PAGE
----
@ Ashely, I know! Wikipedia is pretty cool. A few years ago I detested anything to do with the site, but I'm actually beginning to like it now :P

    @ Gillian, thanks for the information :) I agree that writers should steer clear of the deep stuff, regarding nautical terms and such :P I went once to the Halifax museum where they had a huuuge section on ships and such -- it was amazing!

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  7. I, too, prefer ships made of wood, ropes, tar, sails, etc. But, unfortunately, do not know much about ships, either, except a few names of the decks, and the sides. Only like, Port, Starboard, Bow, and Stern. *sigh* I have very limited knowledge.
    --Vrenith

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  8. O_o I wish I knew more about ships. :) I enjoy novels such as WTB's Pirate Adventurees, though.

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  9. We were separated at birth, Squeaks. I love 17th Century British Navy-ness more than you know.

    Two books series' that are great: The Hornblower Saga by C S Forester and The Aubrey/Maturin Series by Patrick O'Brian. Email me or something if you wanna chat about it ;) The book "A Sea of Words" is a great seafaring dictionary, also.

    The aforementioned series' are not necessarily the best sources for technicality, however, they're still invaluable.

    I'm afraid I could go on forever, but my head hurts and I'm dizzy. I might return later ;)

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  10. @Vrenith -- thanks for the comment! hehe, I too had a limited knowledge of boats until this moment, where I've vastly expanded my knowledge by reading a gazillion (actually 5) websites on ships.

    @ Jake -- I love WTB's pirate series!! Cat is my favourite lol, he's adorable...hehe in a kind of ripsnaking way (whatever that means)

    @ TD, Hm, I've never heard of those books before, they sound intriguing. I shall look into them :P I hope you feel better soon!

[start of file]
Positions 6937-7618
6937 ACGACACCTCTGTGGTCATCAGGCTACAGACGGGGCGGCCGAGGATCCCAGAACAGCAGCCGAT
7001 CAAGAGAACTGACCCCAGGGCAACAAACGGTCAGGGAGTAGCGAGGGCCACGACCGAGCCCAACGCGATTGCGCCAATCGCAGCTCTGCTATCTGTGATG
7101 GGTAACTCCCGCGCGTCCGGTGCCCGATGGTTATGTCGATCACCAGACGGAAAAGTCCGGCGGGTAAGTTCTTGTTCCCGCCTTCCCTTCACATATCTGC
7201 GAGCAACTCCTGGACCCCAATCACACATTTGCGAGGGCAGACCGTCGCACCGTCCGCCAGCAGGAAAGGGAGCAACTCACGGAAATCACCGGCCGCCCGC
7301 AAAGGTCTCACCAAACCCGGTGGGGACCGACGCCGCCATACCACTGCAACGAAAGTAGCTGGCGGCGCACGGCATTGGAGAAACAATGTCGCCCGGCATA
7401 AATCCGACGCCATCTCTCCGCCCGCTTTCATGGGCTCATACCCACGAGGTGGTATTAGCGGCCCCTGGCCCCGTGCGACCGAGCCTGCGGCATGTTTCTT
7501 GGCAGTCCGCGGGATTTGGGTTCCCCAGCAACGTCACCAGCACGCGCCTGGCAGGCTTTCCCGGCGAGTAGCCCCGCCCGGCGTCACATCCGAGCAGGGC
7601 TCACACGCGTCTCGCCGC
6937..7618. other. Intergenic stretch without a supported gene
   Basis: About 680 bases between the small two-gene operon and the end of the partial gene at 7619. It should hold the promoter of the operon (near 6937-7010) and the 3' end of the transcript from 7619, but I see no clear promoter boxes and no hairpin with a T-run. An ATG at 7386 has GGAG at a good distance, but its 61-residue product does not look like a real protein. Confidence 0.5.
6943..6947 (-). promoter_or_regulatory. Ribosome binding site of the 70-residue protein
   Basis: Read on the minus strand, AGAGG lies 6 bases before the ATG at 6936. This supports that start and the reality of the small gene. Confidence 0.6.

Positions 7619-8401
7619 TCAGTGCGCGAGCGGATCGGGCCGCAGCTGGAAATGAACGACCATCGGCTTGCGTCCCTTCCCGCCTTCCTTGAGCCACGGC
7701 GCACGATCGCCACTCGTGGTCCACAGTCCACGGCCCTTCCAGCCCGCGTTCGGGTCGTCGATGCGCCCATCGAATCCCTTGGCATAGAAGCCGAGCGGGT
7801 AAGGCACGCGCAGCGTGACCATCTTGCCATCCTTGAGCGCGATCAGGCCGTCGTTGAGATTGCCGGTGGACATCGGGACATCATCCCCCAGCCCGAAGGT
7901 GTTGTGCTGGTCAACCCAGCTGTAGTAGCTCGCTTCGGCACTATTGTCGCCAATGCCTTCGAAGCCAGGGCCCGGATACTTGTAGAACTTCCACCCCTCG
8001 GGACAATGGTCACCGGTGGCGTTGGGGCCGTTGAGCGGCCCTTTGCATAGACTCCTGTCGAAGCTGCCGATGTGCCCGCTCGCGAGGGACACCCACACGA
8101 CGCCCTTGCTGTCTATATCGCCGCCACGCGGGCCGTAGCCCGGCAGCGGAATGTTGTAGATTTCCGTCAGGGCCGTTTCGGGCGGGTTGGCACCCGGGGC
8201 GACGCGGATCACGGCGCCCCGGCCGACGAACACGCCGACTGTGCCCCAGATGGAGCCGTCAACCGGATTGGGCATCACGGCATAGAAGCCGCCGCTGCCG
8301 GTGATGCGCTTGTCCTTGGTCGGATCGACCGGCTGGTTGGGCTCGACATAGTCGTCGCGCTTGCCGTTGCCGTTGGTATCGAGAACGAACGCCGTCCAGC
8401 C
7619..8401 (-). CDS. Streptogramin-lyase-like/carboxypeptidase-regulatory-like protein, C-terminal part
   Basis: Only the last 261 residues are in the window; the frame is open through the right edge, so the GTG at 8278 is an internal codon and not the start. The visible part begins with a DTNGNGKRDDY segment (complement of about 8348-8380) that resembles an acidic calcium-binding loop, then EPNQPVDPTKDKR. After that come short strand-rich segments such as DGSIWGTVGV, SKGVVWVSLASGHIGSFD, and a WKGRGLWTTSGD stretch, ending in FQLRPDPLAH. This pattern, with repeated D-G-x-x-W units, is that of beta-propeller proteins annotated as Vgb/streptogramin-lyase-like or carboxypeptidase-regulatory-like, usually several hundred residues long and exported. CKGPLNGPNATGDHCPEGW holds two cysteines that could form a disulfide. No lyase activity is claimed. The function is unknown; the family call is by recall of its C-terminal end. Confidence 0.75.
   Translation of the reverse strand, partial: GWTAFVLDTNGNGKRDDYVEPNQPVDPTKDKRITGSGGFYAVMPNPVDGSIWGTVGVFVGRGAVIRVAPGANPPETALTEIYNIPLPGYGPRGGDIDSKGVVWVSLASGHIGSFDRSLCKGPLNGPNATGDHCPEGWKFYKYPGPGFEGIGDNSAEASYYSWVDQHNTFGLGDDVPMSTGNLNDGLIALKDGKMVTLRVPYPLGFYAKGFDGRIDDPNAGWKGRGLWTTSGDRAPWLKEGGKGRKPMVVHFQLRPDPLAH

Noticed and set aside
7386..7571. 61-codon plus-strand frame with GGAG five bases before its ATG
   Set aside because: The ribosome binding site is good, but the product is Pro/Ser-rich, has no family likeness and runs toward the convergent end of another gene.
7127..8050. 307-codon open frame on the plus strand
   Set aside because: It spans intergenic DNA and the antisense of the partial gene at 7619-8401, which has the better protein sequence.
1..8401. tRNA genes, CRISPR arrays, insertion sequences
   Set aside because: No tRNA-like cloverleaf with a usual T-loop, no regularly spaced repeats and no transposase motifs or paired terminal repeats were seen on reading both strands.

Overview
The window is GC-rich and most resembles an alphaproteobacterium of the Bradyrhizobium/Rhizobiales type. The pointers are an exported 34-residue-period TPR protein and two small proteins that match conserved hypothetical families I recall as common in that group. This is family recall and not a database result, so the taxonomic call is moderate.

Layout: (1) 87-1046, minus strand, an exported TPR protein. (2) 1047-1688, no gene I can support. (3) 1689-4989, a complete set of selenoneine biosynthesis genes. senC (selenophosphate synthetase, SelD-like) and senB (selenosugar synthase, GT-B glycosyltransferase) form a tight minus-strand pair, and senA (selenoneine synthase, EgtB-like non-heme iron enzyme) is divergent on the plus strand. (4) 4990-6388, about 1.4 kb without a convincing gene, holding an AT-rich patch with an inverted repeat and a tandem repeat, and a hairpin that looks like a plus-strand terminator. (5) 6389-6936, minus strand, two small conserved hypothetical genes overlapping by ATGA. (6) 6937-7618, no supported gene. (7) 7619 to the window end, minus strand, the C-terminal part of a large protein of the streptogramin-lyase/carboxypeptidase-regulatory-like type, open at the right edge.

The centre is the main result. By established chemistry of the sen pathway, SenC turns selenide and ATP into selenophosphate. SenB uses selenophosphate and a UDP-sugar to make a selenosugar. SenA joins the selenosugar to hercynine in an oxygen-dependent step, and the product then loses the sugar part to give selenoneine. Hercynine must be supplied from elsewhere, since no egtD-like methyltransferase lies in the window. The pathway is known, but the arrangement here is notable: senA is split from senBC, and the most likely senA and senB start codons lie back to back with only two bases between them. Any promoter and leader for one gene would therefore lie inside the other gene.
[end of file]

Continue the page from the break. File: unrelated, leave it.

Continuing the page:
Squeaks.

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  11. Thanks, Squeaks :)

    About WTB's pirate books...he used an incorrect term, once, though. There is never a ceiling on a ship. The "ceiling" is the deckhead. And there are never "walls," there are bulkheads. Sorry, just had to "show off" since I never get to in real life.... hope it proved useful, anyway. Two nautical terms just for you, Squeaks!

    Ripsnaking? Lol, SO stealing!!!

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  12. PS both my grandfathers were in the Navy, so I have some background & knowledge. And resources... hee hee. ;)

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  13. Oh, (sorry, I'm feeling really chatty....) and about being really technical in books.... Patrick O'Brian's Aubrey/Maturin series is totally overboard with technicalities. A lot of people don't make it past the first book.
    However, I'm reading the fourth book right now. Sure, there's alot of technical stuff, but that's the style of the series.

    Unless you're really wanting to make your books for as wide an audience as possible, I wouldn't discourage being technical. I enjoy it, frankly.

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  14. I added myself to follow your blog. You are more than welcome to visit mine and become a follower if you want to.

    God Bless You :-)

    ~Ron

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  15. @TD, that's cool! Thanks for the info :P One of my grandpa's was in the airforce during WWII. He had tons of awesome stories :P

    @The Old Geezer, thanks for visiting my blog! I'm glad you've followed :) I hope you enjoy what I offer here :)

    Squeaks.